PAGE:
Dana-Farber's Eric Winer, MD, named chief scientific advisor of Susan G. Komen for the Cure


 

Clinician, researcher, educator to maintain Dana-Farber, Harvard positions while helping global breast cancer leader attain strategic goals

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Eric Winer, MD

DALLAS — Susan G. Komen for the Cure, the world's largest grassroots network of breast cancer survivors and activists, has announced the appointment of Eric P. Winer, MD, a nationally known medical oncologist, researcher and educator from the Dana-Farber Cancer Institute and Harvard Medical Center, as its chief scientific advisor.

In announcing Winer's appointment, Komen for the Cure's founder, Nancy G. Brinker, said, "Dr. Eric Winer brings the perfect balance of research, clinical, educational and administrative skills to Komen and its Health Sciences team. The breast cancer world listens to Eric. He is a leader, a brilliant idea person and a gifted clinician, recognized as a role model and guide for coming generations of doctors and researchers. Most importantly, he is deeply devoted to new and better treatments for breast cancer patients."

As he assumes the role of Komen's chief scientific advisor, Winer will maintain his positions as director of the Breast Oncology Center at Dana-Farber. In addition to his duties at Dana-Farber, Winer will retain his position of associate professor of medicine at Harvard Medical School in Boston.

Winer comes to Komen as the organization embarks on a mission to invest another $1 billion over the next decade in breast cancer research and community outreach programs that will move the organization closer to its promise to end breast cancer forever. In recent weeks, Komen announced nearly $82 million dollars in scientific research grants last fiscal year, an increase of 40 percent over the previous year.

Helping to fulfill the Komen promise

"Susan G. Komen for the Cure is committed to helping patients with breast cancer today and eliminating the fear of breast cancer for future generations," said Winer. "With a renewed promise to end breast cancer forever, I'm very enthusiastic about joining the Komen team. I'm bringing with me the insight I've gained from 20 years in working in breast cancer, the last 10 of which have been at Dana-Farber Cancer Institute and Harvard Medical School."

As Komen's chief scientific advisor, Winer will advise the organization on its grants strategy and help plan public policy efforts. He will also advise the organization on the development of new educational messages, assist in shaping organizational responses to emerging breast cancer news and serve as a global spokesperson for Komen. Winer also will help create a small group of top-level scientific and medical advisors that will guide Komen over the years ahead.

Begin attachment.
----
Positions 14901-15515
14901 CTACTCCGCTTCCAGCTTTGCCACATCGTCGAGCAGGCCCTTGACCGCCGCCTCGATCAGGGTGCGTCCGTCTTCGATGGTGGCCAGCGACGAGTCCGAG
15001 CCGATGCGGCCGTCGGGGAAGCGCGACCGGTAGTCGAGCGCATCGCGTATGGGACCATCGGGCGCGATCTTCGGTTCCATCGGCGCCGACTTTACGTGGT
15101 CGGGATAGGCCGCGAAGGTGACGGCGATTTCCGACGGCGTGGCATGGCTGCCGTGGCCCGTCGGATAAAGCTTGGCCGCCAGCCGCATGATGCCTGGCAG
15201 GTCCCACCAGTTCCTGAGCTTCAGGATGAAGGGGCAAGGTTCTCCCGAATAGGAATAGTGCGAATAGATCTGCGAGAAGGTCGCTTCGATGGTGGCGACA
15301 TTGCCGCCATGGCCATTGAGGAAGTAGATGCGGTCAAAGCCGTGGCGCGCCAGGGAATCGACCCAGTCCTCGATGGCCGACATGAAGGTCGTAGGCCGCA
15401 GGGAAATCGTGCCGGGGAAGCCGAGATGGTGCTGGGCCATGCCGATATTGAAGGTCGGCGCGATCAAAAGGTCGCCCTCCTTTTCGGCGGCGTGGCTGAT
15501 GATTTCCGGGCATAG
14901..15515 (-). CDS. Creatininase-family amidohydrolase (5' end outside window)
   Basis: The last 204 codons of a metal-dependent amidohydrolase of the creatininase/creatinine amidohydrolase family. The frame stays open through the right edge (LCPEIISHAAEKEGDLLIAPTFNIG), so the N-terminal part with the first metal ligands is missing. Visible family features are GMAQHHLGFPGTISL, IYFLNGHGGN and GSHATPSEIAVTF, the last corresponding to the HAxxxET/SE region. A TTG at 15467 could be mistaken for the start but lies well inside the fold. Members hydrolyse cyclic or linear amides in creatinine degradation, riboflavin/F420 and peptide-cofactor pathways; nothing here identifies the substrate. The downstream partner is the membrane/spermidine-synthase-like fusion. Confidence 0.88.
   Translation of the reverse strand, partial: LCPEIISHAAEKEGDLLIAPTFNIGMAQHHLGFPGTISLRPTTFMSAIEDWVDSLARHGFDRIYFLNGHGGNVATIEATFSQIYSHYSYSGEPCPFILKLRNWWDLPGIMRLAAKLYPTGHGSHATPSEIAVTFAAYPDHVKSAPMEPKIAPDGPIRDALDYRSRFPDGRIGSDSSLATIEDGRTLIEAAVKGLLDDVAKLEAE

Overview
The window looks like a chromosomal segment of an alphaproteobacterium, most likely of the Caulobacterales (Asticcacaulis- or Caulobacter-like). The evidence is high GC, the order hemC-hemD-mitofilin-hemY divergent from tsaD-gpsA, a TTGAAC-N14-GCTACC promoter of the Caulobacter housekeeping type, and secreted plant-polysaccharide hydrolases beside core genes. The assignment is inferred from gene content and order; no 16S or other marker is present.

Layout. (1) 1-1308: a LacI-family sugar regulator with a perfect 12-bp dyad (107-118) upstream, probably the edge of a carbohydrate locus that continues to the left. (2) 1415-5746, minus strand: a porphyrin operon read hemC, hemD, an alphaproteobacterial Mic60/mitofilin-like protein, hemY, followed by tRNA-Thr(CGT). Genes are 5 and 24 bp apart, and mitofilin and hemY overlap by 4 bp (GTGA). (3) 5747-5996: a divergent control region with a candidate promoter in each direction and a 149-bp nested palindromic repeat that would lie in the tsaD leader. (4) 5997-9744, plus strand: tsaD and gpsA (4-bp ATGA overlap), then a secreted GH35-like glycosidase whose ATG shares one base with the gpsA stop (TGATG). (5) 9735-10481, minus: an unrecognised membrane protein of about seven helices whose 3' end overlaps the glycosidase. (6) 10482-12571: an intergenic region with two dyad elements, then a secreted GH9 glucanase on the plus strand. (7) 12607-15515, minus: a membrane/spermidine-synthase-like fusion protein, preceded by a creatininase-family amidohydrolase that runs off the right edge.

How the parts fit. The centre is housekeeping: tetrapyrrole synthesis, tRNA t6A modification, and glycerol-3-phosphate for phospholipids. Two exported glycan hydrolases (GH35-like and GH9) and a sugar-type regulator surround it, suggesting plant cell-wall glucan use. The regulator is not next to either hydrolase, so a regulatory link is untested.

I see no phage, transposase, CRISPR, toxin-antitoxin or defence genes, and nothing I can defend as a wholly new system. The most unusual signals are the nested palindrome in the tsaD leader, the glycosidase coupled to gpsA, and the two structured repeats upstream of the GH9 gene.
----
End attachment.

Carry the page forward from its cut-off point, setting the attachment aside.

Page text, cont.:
Winer's background

Winer is widely published and well known in the international breast cancer community. His research interests stem directly from considerable experience in the clinical arena and the challenges that have been posed by more than 2,000 breast cancer patients he has cared for throughout his career. His primary research focus is on improving the lives of women with breast cancer by understanding the intricacies of the disease process and developing more effective and less toxic treatments. He is a devoted educator, with an ongoing interest in training and mentoring the next generation of clinicians and researchers.

After graduating from Yale University in 1978 with a degree in history and Russian/East European studies, Winer earned his medical degree from Yale School of Medicine in 1983, followed by training in internal medicine at Yale. He moved to Duke University Medical Center in 1987 and completed a fellowship in medical oncology in 1989. On the Duke faculty, he specialized in breast cancer and became co-director of the institution's Multidisciplinary Breast Program. In 1997, Winer moved to Dana-Farber Cancer Institute, where he became director of the Breast Oncology Center and associate professor of medicine at Harvard Medical School.

Winer is the co-chair of the breast cancer committee in the Cancer and Leukemia Group B (CALGB) and has had wide-ranging experience in numerous national and international breast cancer initiatives.

About Susan G. Komen for the Cure

Nancy G. Brinker promised her dying sister, Susan G. Komen, she would do everything in her power to end breast cancer forever. In 1982, that promise became Susan G. Komen for the Cure and launched the global breast cancer movement. Today, Komen for the Cure is the world's largest grassroots network of breast cancer survivors and activists fighting to save lives, empower people, ensure quality care for all and energize science to find the cures. Thanks to events like the Komen Race for the Cure, we have invested nearly $1 billion to fulfill our promise, becoming the largest source of nonprofit funds dedicated to the fight against breast cancer in the world. For more information about Susan G. Komen for the Cure, breast health or breast cancer, visit www.komen.org or call 1-800 I'M AWARE.

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